Our presidential contenders could all benefit from free college tuition when they were 18

Daily ClogLilia Vega of the Daily Clog takes baby boomers on a walk down memory lane with her piece that details the history of tuition and fees in the University of California system since 1868.

The UC system, one of two in California, and home to UC Berkeley and UCLA, started in 1868 with a goal of free tuition for all students. The system met that goal for over one hundred years. Here are the undergraduate tuition and fees that our presidential candidates would have paid if they entered the UC system when they were 18:

The above charges were fees for non-classroom expenses. Tuition was free. Adjusting these fees to today’s dollars, results in annual college costs for our candidates of $1,123, $1,348, $1,510, and $2,146.

And the cost for our next generation of leaders?

In 2015-16 our next generation is paying $5,006 per quarter ($15,000 per year) for the UC system. Of this amount, $3,740 per quarter is for tuition ($11,220 per year) and $1,266 is for fees ($3,800 per year). The new college catalogs address this with an entire section devoted to student loan programs, a feature missing in catalogs from the baby boom years.

The Missed Opportunity for an Economic Budget

JamesEMurrayFullEmployment“There is something wrong with the distribution of income in our economy. Not enough of the income created by production gets into the hands of those that will spend it back into production.

Senator James E. Murray, 1945 [1]

The end of World War II placed employment at the top of the national agenda. Seasoned lawmakers and experienced public officials had lived through the burst of an employment bubble after WWI, twenty-five years early, and the Great Depression that followed.

President Roosevelt, during his annual message to Congress, proposed a “Second Bill of Rights” to guide Congress in establishing “a standard of living, higher than ever know before.”

The rights included:

  • The right to a useful and remunerative job in the industries or shops or farms or mines of the nation;
  • The right to earn enough to provide adequate food and clothing and recreation;
  • The right of every farmer to raise and sell his products at a return which will give him and his family a decent living;
  • The right of every businessman, large and small, to trade in an atmosphere of freedom from unfair competition and domination by monopolies at home or abroad;
  • The right of every family to a decent home;
  • The right to adequate medical care and the opportunity to achieve and enjoy good health;
  • The right to adequate protection from the economic fears of old age, sickness, accident, and unemployment;
  • The right to a good education.[2]

Senators Harry Truman (D-MO) and Senator James E. Murray (D-MT) presided over a Senate subcommittee focused on the first point, to provide employment opportunities for all Americans. When Truman left the Senate for the Vice Presidency, the responsibility for shaping legislation fell to Murray. In 1945, Murray, Chairman of the Senate Committee on Education and Labor, drafted Senate Bill 380, the “Full Employment Act of 1945” and found bi-partisan co-sponsors in Senators Wagner (D-NY), Thomas (D-UT), O’Mahoney (D-WY), Morse (R-OR), Tobey (R-NH), Aiken (R-VT), and Langer (R-ND).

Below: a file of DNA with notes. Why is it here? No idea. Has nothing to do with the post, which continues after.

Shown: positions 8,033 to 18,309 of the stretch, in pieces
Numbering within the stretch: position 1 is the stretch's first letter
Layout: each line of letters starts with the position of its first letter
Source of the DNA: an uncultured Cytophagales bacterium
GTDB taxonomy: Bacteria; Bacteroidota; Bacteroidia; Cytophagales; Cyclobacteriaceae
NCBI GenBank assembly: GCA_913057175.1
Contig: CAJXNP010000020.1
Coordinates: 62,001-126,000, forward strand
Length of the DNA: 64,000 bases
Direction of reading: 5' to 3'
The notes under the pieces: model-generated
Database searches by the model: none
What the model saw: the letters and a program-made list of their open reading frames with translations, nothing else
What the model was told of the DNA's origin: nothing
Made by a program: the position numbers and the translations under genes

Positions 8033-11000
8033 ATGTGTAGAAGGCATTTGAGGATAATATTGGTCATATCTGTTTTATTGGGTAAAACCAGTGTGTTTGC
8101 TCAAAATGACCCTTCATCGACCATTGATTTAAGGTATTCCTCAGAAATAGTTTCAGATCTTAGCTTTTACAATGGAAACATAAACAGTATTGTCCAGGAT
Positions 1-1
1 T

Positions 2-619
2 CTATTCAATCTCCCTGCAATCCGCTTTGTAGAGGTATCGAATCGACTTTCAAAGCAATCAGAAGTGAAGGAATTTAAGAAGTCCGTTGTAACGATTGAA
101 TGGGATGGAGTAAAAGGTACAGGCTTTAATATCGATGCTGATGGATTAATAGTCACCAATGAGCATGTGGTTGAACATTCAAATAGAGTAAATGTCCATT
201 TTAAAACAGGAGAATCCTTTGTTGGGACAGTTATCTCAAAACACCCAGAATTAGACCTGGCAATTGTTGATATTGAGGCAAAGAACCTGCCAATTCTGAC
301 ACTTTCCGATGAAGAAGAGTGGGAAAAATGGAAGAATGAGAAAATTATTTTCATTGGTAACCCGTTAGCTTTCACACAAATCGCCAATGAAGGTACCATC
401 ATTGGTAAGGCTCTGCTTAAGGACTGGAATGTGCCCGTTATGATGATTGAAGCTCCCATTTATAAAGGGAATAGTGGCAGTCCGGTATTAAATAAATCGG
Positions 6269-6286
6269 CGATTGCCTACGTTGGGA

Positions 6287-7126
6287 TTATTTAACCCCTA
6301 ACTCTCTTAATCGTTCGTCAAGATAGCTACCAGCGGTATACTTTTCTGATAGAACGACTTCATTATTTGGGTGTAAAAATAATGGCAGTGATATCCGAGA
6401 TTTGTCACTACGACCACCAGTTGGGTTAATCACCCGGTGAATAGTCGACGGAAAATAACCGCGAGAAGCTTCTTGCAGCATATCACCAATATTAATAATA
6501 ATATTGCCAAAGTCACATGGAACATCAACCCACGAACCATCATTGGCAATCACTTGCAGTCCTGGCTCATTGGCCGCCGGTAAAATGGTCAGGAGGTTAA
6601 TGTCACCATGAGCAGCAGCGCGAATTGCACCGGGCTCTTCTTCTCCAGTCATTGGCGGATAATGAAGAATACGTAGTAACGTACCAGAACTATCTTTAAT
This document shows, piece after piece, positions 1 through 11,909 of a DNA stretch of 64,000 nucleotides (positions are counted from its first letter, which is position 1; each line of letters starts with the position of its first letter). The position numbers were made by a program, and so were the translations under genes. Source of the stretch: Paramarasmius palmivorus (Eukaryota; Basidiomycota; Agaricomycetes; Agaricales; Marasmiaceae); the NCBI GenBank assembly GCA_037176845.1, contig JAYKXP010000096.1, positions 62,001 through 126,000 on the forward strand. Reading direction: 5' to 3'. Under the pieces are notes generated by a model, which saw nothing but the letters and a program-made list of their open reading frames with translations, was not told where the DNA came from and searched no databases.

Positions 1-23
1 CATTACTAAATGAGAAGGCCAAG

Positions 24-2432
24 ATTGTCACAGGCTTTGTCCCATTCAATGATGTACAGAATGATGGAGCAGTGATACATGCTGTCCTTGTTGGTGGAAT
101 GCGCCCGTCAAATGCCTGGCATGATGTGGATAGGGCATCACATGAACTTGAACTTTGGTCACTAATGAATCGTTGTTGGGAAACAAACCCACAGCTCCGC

S. 380 sought to go beyond the reactionary work-relief measures crafted after the Great Depression, by taking advance measures to avoid depression and unemployment altogether. A critical element of this proactive approach was for the President to prepare a separate “National Production and Employment Budget” (Economic Budget), apart from the regular budget, that prescribes a “complete and well-rounded program for maintaining full production.” Murray believed that the Economic Budget would focus lawmakers on substantive employment policy matters every year, as opposed to merely limiting the discussion to meaningless campaign rhetoric every presidential election. [3]

During the subsequent debates of S. 380, the bill was watered-down, the Economic Budget was dropped, as was “Full” from the title. The Employment Act of 1946, adopted and signed into law, created policy objectives similar to those outlined in F.D.R.’s Second Bill of Rights, but it fell short in focusing Congressional attention on the economy and unemployment.

An annual Economic Budget is a concept worth revisiting. It could pull the nation’s most important issue off the campaign trail and put it back into halls of Congress where it belongs. It would serve as a central point to discuss living wages, work-visas, public service employment and corporate out-sourcing.

[1] James E. Murray, “A Practical Approach,” The American Political Science Review 39, no. 6 (December 1945): 1119–26.

[2] http://www.ushistory.org/documents/economic_bill_of_rights.htm

[3] Murray, “A Practical Approach.”